(source: Responsible Conduct of Research Education Committee. (2007). Resources. Retrieved July 15, 2007, from http://www.rcrec.org/resources.htm)
Authorship is the most visible form of credit in publications, but there is also credit in the form of acknowledgements or appropriate reference citations. The framework of research depends in part on the ability of institutions, policy makers, and the public to identify who is responsible for the work and its interpretation. Furthermore, authorship and credit influence decisions regarding the allocation of resources, as well as help to define intellectual property rights.
Other than copyright law and federal definitions of research misconduct, nearly all aspects of authorship and publication are covered only by guidelines and unspoken custom.
Principles of Authorship
- The credit of authorship is accompanied by responsibility for the work being published. All authors must assure that the studies and findings have been represented truthfully.
- Authorship is an important sign to others in the scientific community. Institutions, funding agencies, and fellow researchers assess the author in light of his/her publications.
- The criteria for authorship should apply equally to everyone involved in the work. There should be clear criteria for authorship in a research endeavor. Because authorship is a matter of public credit and responsibility, everyone who meets the established criteria should be included as authors.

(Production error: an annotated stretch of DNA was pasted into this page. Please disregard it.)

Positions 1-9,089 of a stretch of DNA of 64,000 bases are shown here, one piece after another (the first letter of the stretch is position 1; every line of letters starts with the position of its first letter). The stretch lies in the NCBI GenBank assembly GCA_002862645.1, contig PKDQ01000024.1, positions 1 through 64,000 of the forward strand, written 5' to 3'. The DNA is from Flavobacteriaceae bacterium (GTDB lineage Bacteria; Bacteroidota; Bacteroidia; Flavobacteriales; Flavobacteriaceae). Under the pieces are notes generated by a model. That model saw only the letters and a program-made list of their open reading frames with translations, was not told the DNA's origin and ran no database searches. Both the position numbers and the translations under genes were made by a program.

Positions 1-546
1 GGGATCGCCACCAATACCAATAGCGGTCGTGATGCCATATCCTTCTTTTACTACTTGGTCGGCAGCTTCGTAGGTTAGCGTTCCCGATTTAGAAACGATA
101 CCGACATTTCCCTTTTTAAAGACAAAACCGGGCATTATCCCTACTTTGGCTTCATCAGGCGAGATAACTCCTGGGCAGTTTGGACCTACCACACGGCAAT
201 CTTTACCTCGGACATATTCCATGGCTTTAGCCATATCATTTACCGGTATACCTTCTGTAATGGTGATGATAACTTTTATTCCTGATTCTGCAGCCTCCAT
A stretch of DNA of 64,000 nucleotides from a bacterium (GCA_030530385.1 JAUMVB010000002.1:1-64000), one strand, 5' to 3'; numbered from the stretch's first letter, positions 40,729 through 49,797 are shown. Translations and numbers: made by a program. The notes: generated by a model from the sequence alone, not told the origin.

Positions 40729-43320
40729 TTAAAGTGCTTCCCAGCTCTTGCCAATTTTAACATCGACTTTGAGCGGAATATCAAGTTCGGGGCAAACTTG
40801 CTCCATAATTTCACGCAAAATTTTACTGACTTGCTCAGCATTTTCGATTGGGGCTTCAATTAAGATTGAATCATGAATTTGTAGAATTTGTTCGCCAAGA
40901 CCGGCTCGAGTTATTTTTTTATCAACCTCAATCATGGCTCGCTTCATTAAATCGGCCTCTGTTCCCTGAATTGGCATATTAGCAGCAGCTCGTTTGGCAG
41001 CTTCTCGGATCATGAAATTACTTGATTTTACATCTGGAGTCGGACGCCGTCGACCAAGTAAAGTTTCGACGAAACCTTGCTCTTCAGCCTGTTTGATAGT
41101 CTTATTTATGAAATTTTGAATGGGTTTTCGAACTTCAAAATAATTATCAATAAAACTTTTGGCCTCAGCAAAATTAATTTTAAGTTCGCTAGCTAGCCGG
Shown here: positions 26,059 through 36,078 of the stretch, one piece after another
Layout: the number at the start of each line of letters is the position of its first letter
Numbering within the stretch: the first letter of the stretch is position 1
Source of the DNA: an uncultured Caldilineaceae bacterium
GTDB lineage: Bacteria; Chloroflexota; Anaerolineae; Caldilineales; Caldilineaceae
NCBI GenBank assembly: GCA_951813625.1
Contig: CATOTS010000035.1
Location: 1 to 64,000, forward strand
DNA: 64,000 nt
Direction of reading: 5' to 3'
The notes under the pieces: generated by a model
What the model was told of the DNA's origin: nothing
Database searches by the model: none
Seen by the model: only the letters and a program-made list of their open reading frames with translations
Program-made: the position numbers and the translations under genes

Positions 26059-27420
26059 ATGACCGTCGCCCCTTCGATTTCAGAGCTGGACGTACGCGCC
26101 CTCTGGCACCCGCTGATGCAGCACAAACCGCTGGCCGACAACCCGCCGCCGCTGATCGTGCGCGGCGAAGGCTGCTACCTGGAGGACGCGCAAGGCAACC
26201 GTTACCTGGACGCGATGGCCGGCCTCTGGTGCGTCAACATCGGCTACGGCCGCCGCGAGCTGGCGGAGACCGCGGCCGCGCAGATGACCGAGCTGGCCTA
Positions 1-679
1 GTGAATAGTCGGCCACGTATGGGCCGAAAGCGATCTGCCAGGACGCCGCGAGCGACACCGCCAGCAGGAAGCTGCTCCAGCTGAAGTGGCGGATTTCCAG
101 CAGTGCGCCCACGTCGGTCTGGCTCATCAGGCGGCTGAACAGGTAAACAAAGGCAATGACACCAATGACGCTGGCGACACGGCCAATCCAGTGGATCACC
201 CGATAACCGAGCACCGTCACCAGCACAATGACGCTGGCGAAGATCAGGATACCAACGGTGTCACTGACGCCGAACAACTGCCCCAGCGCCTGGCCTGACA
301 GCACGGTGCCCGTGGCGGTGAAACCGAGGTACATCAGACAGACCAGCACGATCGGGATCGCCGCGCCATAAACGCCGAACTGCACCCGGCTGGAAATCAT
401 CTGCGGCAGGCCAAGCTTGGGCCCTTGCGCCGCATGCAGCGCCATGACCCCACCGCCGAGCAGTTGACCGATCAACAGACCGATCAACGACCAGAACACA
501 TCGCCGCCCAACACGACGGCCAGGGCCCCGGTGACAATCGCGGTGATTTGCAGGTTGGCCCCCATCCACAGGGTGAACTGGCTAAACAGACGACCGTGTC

Methods of assigning authorship vary greatly in academia, even within the same institution or discipline. In some research groups, decisions about authorship are made solely at the discretion of the principal investigator, while in others decisions are made collectively by all who have had a significant role in the project. Although criteria may vary, an author ought to at least minimally to have:
- made a substantial and new contribution to the reasearch.
- drafted the article or revised it critically for important intellectual content.
- agreed to take responsibility for at least some of the content of the manuscript, including review of the relevant raw data.
- approved of the final version to be published.
- agreed to be named as an author.
Because criteria for authorship are not universally accepted, authorship is a frequent cause of disputes among researchers. It is important to discuss plans and criteria for authorship during the planning of any collaboration, and to continue such discussion as the research project evolves.
Many elements essential for a publication should be credited, but do not warrant authorship. Authors have the ethical responsibility to acknowledge all of those who made the research and manuscript possible. Because agreement with the contents of a manuscript might be inferred, anyone who is acknowledged should have given his/her permission to be listed.